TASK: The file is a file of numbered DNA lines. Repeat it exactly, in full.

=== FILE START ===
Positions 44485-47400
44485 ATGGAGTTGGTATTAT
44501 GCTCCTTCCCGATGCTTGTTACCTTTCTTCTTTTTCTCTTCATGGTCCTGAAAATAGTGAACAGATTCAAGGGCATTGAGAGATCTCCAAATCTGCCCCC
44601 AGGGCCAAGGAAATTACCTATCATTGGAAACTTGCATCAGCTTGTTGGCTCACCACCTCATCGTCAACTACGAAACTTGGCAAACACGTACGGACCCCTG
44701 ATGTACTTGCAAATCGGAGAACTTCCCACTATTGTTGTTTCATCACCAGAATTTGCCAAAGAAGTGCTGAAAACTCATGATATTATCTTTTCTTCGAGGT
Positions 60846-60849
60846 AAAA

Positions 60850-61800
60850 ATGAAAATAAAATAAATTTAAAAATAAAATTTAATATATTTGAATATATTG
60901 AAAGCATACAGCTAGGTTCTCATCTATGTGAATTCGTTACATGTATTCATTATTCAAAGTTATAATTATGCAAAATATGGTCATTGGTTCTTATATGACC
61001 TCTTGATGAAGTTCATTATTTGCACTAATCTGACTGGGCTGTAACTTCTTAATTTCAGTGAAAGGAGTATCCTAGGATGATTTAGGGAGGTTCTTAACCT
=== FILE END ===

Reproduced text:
Positions 44485-47400
44485 ATGGAGTTGGTATTAT
44501 GCTCCTTCCCGATGCTTGTTACCTTTCTTCTTTTTCTCTTCATGGTCCTGAAAATAGTGAACAGATTCAAGGGCATTGAGAGATCTCCAAATCTGCCCCC
44601 AGGGCCAAGGAAATTACCTATCATTGGAAACTTGCATCAGCTTGTTGGCTCACCACCTCATCGTCAACTACGAAACTTGGCAAACACGTACGGACCCCTG
44701 ATGTACTTGCAAATCGGAGAACTTCCCACTATTGTTGTTTCATCACCAGAATTTGCCAAAGAAGTGCTGAAAACTCATGATATTATCTTTTCTTCGAGGT
Positions 60846-60849
60846 AAAA

Positions 60850-61800
60850 ATGAAAATAAAATAAATTTAAAAATAAAATTTAATATATTTGAATATATTG
60901 AAAGCATACAGCTAGGTTCTCATCTATGTGAATTCGTTACATGTATTCATTATTCAAAGTTATAATTATGCAAAATATGGTCATTGGTTCTTATATGACC
61001 TCTTGATGAAGTTCATTATTTGCACTAATCTGACTGGGCTGTAACTTCTTAATTTCAGTGAAAGGAGTATCCTAGGATGATTTAGGGAGGTTCTTAACCT